I'm getting married on Saturday, so as you might expect, I've been kept from blogging on the baseball offseason lately. Especially since nothing of consequence has happpened yet.
I was very excited for the start of the Hot Stove League, officially kicking off with the start of free agency on November 20th. However, to date, pretty much nothing has happened. Where is all the action?
Maybe moving past the deadline to offer arbitration will enable the market to start to settle a bit. Who knows. But when the most impactful signings so far are Andruw Jones signing with the White Sox and/or Billy Wagner reportedly joining the Braves, you know it's a slow moving free agency period.
Given the slowness of the market, it's only a matter of time before Donald Fehr begins beating the drum of collusion amongst the owners. While you can't put anything past the owners, especially since collusion has happened before, I don't think that's what is happening here. I think there are just a lot of teams that are trying to be very fiscally conservative in a tough economy, and so the number of teams with money to spend is even lower than normal. Can you blame a team like Detroit or Tampa for not ponying up for a middling player?
- Bud Selig says he'll retire when his contract expires after the 2012 season. We'll see. We've heard similar pronouncements before, only to be disappointed when the Commish decides to continue on. New blood in the Commissioner's Office cannot come soon enough. No matter how much he tries to downplay it, Selig's tenure will be defined by the steroid mess he oversaw. His reputation will be further sullied if a new commissioner comes in and makes progressive, needed changes, such as expanding replay, doing something to close the gap between the haves and have nots, or creating actual trust between the labor and management sides.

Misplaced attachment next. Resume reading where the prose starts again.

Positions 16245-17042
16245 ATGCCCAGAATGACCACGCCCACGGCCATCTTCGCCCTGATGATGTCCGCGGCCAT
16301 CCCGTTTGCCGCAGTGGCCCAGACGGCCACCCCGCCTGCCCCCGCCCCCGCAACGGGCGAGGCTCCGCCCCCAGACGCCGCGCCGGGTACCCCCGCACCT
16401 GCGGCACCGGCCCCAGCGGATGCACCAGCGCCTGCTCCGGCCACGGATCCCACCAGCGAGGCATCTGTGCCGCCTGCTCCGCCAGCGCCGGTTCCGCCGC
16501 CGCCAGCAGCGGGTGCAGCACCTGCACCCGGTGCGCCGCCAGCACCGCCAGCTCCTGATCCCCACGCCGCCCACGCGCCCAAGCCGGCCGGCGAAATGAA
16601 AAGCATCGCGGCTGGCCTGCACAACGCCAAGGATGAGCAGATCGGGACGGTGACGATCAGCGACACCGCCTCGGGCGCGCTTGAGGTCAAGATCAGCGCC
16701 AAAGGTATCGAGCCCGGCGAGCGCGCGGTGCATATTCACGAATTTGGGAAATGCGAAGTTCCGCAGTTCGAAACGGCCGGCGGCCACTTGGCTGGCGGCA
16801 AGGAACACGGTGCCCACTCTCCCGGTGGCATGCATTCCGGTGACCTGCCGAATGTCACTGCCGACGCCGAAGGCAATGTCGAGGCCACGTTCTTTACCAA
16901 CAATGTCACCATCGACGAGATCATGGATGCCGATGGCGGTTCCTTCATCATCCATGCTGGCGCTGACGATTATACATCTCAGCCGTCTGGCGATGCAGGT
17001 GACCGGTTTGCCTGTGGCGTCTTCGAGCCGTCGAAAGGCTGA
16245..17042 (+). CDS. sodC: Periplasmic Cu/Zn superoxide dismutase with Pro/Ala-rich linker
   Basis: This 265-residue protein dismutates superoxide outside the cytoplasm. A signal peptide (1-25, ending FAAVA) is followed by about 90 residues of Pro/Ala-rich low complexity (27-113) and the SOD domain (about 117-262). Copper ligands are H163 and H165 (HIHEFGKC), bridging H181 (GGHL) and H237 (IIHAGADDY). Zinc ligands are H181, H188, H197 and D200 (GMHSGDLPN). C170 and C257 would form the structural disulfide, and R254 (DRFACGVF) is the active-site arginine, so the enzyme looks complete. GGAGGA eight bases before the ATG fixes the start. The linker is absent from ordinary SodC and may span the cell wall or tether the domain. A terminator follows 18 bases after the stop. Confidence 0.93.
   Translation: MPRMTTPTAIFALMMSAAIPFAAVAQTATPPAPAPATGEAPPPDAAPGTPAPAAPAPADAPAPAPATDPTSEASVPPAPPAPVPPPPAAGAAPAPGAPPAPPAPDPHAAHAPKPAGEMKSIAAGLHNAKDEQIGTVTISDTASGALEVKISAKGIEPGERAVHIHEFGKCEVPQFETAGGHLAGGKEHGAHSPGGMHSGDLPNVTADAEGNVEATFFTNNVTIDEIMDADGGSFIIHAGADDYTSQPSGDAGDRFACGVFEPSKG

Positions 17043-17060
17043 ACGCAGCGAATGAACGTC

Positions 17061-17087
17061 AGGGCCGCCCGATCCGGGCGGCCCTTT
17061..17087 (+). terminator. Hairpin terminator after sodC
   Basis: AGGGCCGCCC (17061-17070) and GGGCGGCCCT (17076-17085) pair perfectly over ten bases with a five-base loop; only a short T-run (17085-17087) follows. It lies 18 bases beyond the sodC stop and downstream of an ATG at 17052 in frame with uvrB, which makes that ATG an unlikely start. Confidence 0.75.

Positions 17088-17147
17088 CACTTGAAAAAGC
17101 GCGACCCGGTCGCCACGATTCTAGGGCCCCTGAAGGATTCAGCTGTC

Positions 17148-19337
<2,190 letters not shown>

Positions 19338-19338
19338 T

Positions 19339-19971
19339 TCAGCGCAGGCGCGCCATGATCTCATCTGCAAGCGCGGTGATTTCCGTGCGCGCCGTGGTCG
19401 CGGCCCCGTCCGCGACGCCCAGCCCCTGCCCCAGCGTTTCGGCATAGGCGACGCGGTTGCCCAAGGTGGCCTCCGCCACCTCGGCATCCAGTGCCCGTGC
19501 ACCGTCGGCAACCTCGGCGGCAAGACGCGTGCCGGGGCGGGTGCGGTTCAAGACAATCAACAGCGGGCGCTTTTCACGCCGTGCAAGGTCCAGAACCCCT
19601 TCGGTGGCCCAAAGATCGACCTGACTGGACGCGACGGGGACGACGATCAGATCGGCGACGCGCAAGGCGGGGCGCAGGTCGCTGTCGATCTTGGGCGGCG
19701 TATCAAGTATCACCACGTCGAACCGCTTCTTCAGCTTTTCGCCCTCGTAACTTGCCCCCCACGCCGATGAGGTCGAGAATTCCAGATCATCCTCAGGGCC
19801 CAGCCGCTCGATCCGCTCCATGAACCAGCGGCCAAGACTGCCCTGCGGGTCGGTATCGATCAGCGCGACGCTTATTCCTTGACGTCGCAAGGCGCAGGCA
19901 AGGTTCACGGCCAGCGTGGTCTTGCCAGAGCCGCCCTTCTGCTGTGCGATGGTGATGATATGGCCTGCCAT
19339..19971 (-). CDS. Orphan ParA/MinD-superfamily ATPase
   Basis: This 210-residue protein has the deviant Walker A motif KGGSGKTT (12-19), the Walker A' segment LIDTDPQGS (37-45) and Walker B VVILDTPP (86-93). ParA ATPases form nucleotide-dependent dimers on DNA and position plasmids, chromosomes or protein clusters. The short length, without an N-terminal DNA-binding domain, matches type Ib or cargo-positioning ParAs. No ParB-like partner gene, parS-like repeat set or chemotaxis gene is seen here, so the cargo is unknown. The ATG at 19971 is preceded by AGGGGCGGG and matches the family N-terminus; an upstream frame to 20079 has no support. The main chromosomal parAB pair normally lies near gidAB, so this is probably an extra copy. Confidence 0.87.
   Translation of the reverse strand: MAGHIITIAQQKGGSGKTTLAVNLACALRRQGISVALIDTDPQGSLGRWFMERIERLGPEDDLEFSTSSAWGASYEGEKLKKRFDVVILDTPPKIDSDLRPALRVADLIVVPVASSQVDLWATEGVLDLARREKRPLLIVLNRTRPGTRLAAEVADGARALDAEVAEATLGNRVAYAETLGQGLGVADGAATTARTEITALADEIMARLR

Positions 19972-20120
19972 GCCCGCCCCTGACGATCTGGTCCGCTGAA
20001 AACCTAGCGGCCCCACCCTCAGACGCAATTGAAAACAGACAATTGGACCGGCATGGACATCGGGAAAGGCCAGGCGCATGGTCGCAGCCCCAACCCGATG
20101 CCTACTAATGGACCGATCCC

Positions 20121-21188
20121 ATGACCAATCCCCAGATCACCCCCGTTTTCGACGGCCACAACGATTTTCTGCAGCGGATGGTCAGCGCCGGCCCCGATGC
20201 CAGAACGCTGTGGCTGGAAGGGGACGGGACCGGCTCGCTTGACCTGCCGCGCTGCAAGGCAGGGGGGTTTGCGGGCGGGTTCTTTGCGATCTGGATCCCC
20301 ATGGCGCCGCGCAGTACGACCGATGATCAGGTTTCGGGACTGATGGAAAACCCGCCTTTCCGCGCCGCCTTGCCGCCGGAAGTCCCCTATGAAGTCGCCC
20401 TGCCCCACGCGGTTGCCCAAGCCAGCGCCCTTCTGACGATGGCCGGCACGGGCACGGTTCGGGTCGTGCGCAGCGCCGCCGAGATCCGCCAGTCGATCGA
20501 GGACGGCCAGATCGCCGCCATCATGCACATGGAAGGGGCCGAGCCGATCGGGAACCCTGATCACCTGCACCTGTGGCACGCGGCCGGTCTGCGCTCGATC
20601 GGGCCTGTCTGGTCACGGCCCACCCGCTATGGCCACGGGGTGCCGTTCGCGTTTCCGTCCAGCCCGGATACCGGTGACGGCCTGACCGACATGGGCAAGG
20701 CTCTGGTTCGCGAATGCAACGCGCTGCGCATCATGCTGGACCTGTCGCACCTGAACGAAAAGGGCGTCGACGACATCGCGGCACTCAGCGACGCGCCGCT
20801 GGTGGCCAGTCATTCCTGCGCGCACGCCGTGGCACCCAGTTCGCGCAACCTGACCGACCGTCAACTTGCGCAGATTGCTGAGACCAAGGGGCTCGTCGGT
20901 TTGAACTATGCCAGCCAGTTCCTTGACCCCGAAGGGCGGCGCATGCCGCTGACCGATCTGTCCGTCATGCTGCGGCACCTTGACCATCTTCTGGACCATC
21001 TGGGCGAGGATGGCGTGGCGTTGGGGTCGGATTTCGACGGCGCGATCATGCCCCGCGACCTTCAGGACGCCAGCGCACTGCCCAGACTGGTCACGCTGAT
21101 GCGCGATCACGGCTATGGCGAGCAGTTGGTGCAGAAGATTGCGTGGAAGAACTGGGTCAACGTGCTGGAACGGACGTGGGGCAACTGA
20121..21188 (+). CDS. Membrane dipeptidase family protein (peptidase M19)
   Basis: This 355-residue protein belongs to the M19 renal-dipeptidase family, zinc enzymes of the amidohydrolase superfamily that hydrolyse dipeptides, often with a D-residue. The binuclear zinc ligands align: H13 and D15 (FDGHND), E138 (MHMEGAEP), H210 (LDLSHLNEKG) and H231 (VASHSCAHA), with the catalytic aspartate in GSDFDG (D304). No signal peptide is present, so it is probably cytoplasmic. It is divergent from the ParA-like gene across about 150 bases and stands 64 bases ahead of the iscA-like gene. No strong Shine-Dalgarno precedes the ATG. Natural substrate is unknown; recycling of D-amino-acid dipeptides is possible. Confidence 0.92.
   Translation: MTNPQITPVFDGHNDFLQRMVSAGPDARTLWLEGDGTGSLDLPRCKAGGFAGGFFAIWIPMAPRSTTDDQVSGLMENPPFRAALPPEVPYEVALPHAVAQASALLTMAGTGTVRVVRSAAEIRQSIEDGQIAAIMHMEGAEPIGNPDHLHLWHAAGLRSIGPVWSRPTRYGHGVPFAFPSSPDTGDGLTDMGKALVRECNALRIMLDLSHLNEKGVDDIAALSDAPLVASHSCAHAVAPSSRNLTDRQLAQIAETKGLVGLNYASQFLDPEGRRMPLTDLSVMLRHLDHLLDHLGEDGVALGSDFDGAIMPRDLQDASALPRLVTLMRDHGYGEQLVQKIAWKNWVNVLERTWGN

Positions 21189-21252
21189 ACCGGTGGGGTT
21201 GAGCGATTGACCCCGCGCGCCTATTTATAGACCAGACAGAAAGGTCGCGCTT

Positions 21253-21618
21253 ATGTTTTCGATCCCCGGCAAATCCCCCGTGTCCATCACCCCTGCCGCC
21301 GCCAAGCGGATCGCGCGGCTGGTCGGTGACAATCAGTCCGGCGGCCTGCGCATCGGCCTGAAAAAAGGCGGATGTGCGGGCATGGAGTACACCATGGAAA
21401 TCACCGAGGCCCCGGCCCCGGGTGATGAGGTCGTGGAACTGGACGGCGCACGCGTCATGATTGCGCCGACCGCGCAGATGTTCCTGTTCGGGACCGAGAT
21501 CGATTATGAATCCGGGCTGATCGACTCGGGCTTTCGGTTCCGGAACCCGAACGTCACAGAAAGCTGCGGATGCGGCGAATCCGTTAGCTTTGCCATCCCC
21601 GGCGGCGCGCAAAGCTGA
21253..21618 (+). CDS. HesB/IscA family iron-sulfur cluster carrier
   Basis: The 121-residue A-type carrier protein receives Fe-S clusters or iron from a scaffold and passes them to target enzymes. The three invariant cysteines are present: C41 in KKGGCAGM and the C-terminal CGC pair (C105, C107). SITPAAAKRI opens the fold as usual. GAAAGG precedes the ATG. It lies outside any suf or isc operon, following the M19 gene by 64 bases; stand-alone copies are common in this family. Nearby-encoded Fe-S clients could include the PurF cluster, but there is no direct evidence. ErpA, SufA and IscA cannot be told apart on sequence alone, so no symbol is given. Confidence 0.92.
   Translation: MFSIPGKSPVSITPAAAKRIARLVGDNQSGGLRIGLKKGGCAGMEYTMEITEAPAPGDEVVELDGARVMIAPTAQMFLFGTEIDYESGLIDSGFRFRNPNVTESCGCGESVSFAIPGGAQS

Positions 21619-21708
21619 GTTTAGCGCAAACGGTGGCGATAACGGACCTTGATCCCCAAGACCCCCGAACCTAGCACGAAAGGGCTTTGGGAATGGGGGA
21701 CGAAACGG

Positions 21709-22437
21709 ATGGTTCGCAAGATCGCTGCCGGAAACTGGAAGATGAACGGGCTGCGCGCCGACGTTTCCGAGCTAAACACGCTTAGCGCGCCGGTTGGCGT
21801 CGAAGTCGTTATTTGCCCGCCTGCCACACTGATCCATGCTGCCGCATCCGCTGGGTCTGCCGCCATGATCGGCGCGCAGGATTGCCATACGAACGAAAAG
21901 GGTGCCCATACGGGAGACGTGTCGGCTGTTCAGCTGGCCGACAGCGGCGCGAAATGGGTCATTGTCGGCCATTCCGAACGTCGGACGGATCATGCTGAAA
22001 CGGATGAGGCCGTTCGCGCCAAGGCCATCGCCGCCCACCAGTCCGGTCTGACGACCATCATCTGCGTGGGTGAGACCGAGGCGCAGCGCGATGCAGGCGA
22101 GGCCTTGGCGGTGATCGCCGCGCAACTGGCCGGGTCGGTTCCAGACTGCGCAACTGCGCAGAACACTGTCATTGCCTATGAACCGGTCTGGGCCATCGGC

- The Red Sox are toying with the idea of moving Dustin Pedroia to shortstop. I'm going to first guess that move and say that even if he can do it, it will diminish his abilities and wear him out too much. Pedroia is an MVP caliber player at second, may become David Eckstein at short. I don't think he's got enough arm to be really good on the other side of second base. Additionally, I don't believe in filling a hole on your club by creating another. The Sox usually do the right thing when it comes to their on-field decisions, so it will be interesting to see this one play itself out.
-Finally, this is why you can't use statistical measures to tell you what's going on in the game of baseball. This may pass the statistical test, but it fails the eye test miserably. If you watched Cole Hamels at all in 2008 and 2009, you know that this analysis has zero credibility.